To focus on someone's appearance is at best superficial, and in a less generous context, crass or even worse. But when first meeting Elizabeth Hurley, it's almost impossible to do anything but. It's a little startling to see up close one of the most photographed people in the world. Like staring into the sun. Or seeing a Disney character come to life.
Hurley is chatty and quick-witted with a surprisingly grounded British charm.
We're in a Beverly Hills hotel suite to discuss the third season of Hurley's television series The Royals. Although personal matters are strictly off the table, the subject of her looks, which generate a huge amount of online commentary, can't help but arise. Hurley, 51, says the public scrutiny doesn't affect her personally, it's just part of the business she is in.
"I've been incredibly lucky in that I've worked for the Estee Lauder company for 22 years," says Hurley. "I'm still under contract with them. So in fact the beauty industry and how I look has had more of an impact on my life than it probably has on most actors. Ever since I got my contract with Estee Lauder, I've had to do my hair and makeup every day because that's my job, and I represent them as a company and I take that very seriously, which is probably why I've lasted so long.
"I do consider that for me, the cost of doing business is doing my hair and my makeup and making a bit of an effort to dress up every time I leave my house, because nine times out of 10, I could be being photographed and it's not in mine or anybody's interests for me to look like I've just got out of bed in my pyjamas. Which I'd like to do, on the school run, but I don't. So yeah, it is fairly important because that's how I earn my honest crust. It's been part of my life for a long time now, having to watch my weight, my figure, my hair, all that stuff."
Although The Royals takes full advantage of Hurley's status as a fashion icon by adorning her Queen Helena in all manner of resplendent costuming, it's arguably even better at exploiting the actor's affection and ability for playing sharp-tongued divas.
"My character, the Queen, when she's had enough of something, she'll say 'Walk away'. How nice would that be in real life? Hideous obviously, but it would be tempting."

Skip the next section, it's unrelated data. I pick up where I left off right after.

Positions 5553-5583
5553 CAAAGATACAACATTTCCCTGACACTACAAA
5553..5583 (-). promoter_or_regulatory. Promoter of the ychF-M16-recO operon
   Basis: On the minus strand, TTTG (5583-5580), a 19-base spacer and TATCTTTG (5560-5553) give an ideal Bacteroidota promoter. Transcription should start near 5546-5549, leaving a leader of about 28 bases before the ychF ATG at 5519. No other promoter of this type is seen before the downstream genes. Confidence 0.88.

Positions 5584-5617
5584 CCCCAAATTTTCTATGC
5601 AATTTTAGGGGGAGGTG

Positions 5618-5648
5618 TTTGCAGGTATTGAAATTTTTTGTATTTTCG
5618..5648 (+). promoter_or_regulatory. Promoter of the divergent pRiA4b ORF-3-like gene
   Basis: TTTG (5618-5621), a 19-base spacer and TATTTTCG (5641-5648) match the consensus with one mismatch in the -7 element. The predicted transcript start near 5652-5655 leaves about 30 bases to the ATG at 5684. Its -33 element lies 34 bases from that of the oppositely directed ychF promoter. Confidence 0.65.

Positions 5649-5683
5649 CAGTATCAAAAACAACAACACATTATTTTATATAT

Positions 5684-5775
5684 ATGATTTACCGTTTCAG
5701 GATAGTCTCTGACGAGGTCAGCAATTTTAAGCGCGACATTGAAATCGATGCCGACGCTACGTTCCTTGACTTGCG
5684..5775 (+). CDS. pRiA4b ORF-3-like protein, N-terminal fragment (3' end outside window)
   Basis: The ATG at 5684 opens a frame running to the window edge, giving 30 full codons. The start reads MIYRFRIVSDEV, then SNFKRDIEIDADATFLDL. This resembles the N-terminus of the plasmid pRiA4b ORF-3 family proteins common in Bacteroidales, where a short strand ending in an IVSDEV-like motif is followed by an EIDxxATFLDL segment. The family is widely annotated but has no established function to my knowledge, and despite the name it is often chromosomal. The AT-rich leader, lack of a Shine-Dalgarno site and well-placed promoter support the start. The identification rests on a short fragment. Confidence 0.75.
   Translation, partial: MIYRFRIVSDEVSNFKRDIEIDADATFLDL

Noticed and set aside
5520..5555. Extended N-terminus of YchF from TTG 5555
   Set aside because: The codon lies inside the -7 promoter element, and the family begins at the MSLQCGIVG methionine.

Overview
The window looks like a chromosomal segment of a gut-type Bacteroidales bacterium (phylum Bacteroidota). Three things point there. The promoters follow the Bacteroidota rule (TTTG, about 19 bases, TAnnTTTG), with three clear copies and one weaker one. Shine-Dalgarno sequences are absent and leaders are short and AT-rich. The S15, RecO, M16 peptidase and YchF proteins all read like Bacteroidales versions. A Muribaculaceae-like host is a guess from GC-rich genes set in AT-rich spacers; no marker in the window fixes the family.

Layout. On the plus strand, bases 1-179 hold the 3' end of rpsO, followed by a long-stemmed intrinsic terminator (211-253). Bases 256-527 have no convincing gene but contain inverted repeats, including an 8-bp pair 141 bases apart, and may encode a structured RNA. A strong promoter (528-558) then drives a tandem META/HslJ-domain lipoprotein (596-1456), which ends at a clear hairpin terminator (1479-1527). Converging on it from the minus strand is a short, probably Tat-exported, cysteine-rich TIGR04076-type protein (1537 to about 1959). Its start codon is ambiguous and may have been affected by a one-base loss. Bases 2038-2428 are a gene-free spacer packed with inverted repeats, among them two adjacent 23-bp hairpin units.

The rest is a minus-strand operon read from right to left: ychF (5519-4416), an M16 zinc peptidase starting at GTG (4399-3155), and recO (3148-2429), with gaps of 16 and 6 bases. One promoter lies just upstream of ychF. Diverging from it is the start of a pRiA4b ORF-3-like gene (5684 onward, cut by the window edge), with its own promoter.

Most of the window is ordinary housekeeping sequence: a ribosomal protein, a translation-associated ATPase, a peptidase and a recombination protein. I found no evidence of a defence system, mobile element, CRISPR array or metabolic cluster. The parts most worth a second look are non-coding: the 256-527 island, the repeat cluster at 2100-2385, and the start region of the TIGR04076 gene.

Indeed, Hurley's performance as the controlling matriarch of a fictional contemporary British monarchy drives The Royals, a campy, soapy delight which sees its suspiciously attractive royal family beset from all sides by scandals, murder plots and intra-castle scheming.
"I had a great line last season where I'm speaking to the deputy prime minister, who's a woman, and I'm being rather mean. Actually I'm being incredibly mean. Because she wants to step into territory I've warned her not to go into, and I say 'Be careful, these are shark-invested waters and those fake tits won't keep you afloat for long.' That's a line I'm dying to use in real life. Sadly, I don't think I'm gonna, but I've got it there just in case."
Hurley recently returned to watching television following a 25-year period during which she read books instead. She adores Breaking Bad, but her youthful favourites are more revealing in relation to The Royals.
"Way back, many centuries ago, when I watched TV as a young girl and a teenager, I loved Dynasty and Dallas. I used to love those big glossy American shows."
Set in England, The Royals is as close to a modern day version of Dynasty as we've got, complete with a glamorous villain. It's only Hurley's second proper TV gig, but she loves the immediacy of the medium.
"I [also] like the young element of it. Having just done a season of Gossip Girl, I'd got used to playing for sort of a younger audience in a way. For the first time in a long time I was getting a lot of feedback from teenagers -- quite interesting. And that's also the case on this show. A lot of women my own age like it, but also there's an awful lot of much younger people, younger kids, who love it too. And I find that actually quite appealing doing stuff for an audience a generation younger than myself. It's a different sort of challenge and I've learnt quite a lot from doing it."
As a favourite of the British tabloids, Hurley probably has to contend with only marginally less press attention than the actual royals. Which gives her some personal insight into the lure of The Royals.
"Well I think the appeal of this show is that we have no idea what the real royal family are like behind closed doors, because we never see it, and I think that's quite right.
"For all we know, they all could be raving lunatics too, because all we see is when they step out the palace door. I like to think that they're like us, but who knows? We have no idea. So it's liberating to be behind closed doors.
"But you have to remember, that even with people in the public eye, apart from when we're spied on or stalked by people, nobody else sees us behind closed doors, so you've know idea what we get up to either."